a continuous
spectrum, as one gets
from a white light
source.
• Only a line spectrum of
discrete wavelengths
is observed.
Electronic
Structure
of Atoms
The Nature of Energy
•
assumption and explained
these phenomena in this
way:
1. Electrons in an atom can only
occupy certain orbits
(corresponding to certain
energies).
Electronic
Structure
of Atoms
The Nature of Energy
•
assumption and explained
these phenomena in this
way:
2. Electrons in permitted orbits
have specific, “allowed”
energies; these energies will
not be radiated from the atom.
Electronic
Structure
of Atoms
The Nature of Energy
•
Planck’s assumption and
explained these
phenomena in this way:
3. Energy is only absorbed or
emitted in such a way as to
move an electron from one
“allowed” energy state to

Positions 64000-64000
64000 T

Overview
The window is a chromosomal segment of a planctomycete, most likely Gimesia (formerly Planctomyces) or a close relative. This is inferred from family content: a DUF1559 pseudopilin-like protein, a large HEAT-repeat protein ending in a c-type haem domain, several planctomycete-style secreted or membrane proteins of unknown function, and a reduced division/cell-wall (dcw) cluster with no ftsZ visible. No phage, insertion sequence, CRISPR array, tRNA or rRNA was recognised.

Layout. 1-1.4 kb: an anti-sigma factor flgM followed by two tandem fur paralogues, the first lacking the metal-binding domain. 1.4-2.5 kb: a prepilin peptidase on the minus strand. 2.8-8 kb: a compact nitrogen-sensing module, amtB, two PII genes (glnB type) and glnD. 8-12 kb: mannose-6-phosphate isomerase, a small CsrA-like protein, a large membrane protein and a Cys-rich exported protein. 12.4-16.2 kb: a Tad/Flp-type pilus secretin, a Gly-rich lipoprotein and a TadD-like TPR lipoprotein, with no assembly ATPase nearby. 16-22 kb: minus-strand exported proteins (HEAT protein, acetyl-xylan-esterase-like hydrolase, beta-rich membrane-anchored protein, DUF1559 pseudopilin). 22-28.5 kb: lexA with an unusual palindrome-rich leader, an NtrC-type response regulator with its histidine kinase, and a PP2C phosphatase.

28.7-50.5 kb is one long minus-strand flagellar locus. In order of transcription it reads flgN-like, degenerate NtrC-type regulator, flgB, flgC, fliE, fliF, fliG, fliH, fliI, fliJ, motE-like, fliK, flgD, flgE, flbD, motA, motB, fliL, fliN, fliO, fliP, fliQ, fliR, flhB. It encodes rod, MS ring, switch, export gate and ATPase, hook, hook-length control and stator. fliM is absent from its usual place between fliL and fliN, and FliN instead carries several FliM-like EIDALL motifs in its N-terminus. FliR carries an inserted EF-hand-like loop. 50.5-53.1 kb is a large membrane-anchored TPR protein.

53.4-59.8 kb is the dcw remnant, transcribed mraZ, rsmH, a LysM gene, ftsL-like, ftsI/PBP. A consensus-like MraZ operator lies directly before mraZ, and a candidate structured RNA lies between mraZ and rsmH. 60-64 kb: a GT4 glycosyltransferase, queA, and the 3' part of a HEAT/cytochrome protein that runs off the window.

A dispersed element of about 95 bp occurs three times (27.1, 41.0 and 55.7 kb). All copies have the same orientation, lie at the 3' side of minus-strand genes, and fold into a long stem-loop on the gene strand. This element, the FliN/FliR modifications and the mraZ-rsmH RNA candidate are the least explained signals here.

another; the energy is
defined by
E = h
Electronic
Structure
of Atoms
The Nature of Energy
The energy absorbed or emitted
from the process of electron
promotion or demotion can be
calculated by the equation:
E = −RH (
1
1
- 2
nf2
ni
)
where RH is the Rydberg
constant, 2.18  10−18 J, and ni
and nf are the initial and final
energy levels of the electron. Electronic
Structure
of Atoms
The Wave Nature of Matter
• Louis de Broglie posited that if light can
have material properties, matter should
exhibit wave properties.
• He demonstrated that the relationship
between mass and wavelength was
h
 = mv
Electronic
Structure
of Atoms
The Uncertainty Principle
• Heisenberg showed that the more precisely
the momentum of a particle is known, the less
precisely is its position known:
(x) (mv) 
h
4
• In many cases, our uncertainty of the
whereabouts of an electron is greater than the
size of the atom itself!
Electronic
Structure